How To Test Batteries
There are several ways to test the various types of batteries available and determine how much power is left in them. Among the many battery testers available today, not all are accurate as “capacity” is not always easy to detect. Without accurate battery testing, wastage can occur through the unnecessary replacement of batteries. Understanding how to test batteries can save you loads of frustration, and money.
Battery testing can inform of a variety of things you may need to know about the particular battery, including:
- How much charge is in the battery
- If the battery is fully charged
- How long the battery is expected to last
- If the battery meets specifications
- If the battery has deteriorated in performance
- If the battery is affected by interference/electrical noise
- If the battery generates interference/electrical noise
- If the safety devices work
There is even a theory that regular batteries can be tested by simply dropping them!
This test supposedly works for all alkaline batteries, including AA, AAA, C, D and 9 volt batteries. The theory is that a good battery will not bounce, may stand up, and will make a loud noise. A bad battery will bounce several times and usually fall over. The powder-like substance inside the battery turns solid when the battery is discharged, whereas a solid substance is easier to move, which causes these reactions.
Watch the video and see for yourself...
One way to test standard batteries such as AA and AAA batteries is by using a multimeter.
Essentially, a multimeter is an instrument used to measure electricity and can measure a variety of different things. Most multimeters can measure voltage, electric current and resistance. It is an accepted tool for electronic technicians.
The modern digital multimeters of today have vastly improved from the original needle based analogue meters.
Multimeters generally consist of four main components, being:
- Buttons (for function selection)
- Display (for viewing readouts)
- Dial (for selecting measurement – volts, amps, ohms)
- Input jacks (to insert test leads)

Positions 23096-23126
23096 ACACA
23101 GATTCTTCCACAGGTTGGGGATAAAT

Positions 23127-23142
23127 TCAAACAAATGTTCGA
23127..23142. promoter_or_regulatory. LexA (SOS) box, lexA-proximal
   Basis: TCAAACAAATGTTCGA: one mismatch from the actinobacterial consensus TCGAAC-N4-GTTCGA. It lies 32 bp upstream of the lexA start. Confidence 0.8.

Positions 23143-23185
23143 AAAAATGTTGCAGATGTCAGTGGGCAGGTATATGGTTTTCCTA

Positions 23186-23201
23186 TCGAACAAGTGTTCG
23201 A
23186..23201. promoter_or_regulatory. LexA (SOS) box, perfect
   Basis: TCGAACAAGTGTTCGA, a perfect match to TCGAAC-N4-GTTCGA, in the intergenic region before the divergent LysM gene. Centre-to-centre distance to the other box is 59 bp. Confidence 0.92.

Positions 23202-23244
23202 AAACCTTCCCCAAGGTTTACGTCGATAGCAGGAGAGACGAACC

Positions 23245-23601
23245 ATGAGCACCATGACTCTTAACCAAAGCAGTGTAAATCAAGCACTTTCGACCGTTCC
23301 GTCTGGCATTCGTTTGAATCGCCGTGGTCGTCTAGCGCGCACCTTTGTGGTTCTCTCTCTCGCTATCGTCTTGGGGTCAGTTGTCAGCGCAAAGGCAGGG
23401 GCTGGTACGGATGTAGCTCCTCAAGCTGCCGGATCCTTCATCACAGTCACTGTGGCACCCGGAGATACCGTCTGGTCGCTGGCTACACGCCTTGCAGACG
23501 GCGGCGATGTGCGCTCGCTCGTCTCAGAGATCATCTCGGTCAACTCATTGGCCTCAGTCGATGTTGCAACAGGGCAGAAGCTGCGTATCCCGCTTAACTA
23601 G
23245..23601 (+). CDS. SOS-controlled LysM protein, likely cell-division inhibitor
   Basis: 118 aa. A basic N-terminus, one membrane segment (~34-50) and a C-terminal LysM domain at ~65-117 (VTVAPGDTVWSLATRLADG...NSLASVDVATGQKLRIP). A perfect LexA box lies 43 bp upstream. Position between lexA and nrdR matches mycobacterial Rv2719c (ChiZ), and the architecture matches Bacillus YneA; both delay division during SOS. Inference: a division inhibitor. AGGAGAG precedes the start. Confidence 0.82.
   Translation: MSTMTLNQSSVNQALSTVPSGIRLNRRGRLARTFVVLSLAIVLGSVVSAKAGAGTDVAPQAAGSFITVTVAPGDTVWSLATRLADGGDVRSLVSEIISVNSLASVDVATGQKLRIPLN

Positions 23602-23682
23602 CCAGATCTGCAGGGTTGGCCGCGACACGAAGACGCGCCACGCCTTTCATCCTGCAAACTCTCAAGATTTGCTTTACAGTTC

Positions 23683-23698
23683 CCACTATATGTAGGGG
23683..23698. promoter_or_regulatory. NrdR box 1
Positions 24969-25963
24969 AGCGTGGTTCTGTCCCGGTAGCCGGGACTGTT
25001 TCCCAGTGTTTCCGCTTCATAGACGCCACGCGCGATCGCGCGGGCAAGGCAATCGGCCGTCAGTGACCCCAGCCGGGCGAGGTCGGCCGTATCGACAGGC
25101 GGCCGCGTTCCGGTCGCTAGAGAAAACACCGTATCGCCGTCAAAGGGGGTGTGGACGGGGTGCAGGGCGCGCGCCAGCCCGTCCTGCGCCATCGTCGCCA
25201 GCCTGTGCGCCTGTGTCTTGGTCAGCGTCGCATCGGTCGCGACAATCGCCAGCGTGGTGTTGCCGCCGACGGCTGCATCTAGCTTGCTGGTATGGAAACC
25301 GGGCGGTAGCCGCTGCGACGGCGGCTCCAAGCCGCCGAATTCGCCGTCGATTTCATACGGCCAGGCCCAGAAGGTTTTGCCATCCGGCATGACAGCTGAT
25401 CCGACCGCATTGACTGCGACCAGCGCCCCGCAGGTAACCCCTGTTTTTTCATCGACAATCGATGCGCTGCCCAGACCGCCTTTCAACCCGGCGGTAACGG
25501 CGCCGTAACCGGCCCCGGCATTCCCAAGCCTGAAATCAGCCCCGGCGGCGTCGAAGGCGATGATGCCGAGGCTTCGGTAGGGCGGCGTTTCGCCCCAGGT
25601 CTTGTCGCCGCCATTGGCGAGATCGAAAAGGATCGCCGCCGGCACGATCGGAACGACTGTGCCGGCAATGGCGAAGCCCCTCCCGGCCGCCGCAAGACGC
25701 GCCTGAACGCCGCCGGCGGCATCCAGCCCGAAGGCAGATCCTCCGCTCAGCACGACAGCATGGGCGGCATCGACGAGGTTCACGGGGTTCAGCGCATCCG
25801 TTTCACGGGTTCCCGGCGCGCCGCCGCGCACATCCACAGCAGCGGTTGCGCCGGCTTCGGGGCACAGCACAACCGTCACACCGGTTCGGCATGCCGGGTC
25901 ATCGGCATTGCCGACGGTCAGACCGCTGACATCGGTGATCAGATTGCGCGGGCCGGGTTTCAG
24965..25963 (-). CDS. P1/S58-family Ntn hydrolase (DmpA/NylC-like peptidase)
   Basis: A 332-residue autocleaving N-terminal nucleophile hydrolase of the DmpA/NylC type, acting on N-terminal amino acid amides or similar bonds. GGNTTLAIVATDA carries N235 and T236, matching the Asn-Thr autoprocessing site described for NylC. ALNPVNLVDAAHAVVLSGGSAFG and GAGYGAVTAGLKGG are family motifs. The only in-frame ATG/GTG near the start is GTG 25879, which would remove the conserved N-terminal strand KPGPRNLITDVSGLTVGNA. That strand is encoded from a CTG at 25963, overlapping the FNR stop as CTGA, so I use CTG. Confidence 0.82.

Test leads plug into the multimeter and act as the conductor from the item being tested to the multimeter.
To test a battery, the two probes are plugged into two ports on the multimeter, and the voltage read-out will then be displayed on the multimeter.
Safety precautions should always be taken when using a multimeter.
Battery Testers/Car Battery Testers
Battery testers come in various forms and are able to test a range of battery types. These include testing:
- Car batteries
- Primary batteries
- Rechargeable batteries
- Disposable batteries
- Button/coin cells
Battery testers can assist in identifying the status of many types of batteries before they fail, helping to avoid the inconvenience of a failed battery. Essentially, a battery tester will determine the condition of the relevant battery.
Battery testers are generally simple to use, easy to read and able to test most types of batteries on the market.
Testing a car battery is a relatively simple process, although safety precautions need to be adhered to at all times. There are dedicated car battery testers to help determine your car battery life or you can use a multimeter/voltmeter.
Using a dedicated car battery tester, terminals are connected to the car battery and a button pressed which shows the measured car battery voltage.
If using a multimeter, you configure it to measure direct voltage, connect the leads to the battery terminal and read the measurement result on the display screen.
You can use an analogue or digital voltmeter, however digital meters will you a more accurate reading and is easier to read.
There are service centres, such as at auto parts shops, who will test your battery free of charge.
For multiple vehicle types, multi-battery testers are available. Finding a good multi-battery tester can be a little more difficult than finding a regular battery tester. Knowing exactly what you require the battery tester for will help in this search.
A digital battery analyser is an accurate device that provides quick results.
Some battery analysers are able to charge a number of batteries simultaneously.
Battery analysers generally test the condition of batteries with very high accuracy, are easy to use and interpret, and fast.
Simple to read displays provide easy to understand information on the condition of the battery and provide advice on action required to be taken in regard to the battery.
Measuring Voltage and Resistance
Multimeters have a common socket, as well as a red-coded socket (V) and an ohm symbol. This advises that it has measured voltage and resistance.
Touching the black probe to the negative (-) point and the red probe to any other location in the circuit will monitor the voltage between them.
Testing voltage is the simplest way to troubleshoot a circuit. By testing voltage you can determine a dead battery, burned-out components, or bad connections.
Measuring resistance of a component requires it to be disconnected from a circuit. The “ohms” value will advise how strongly a component will resist current.
Basic electronic circuits use DC power, however meters can also measure AC, and many have an AC-DC button, while some have AC selections on the dial.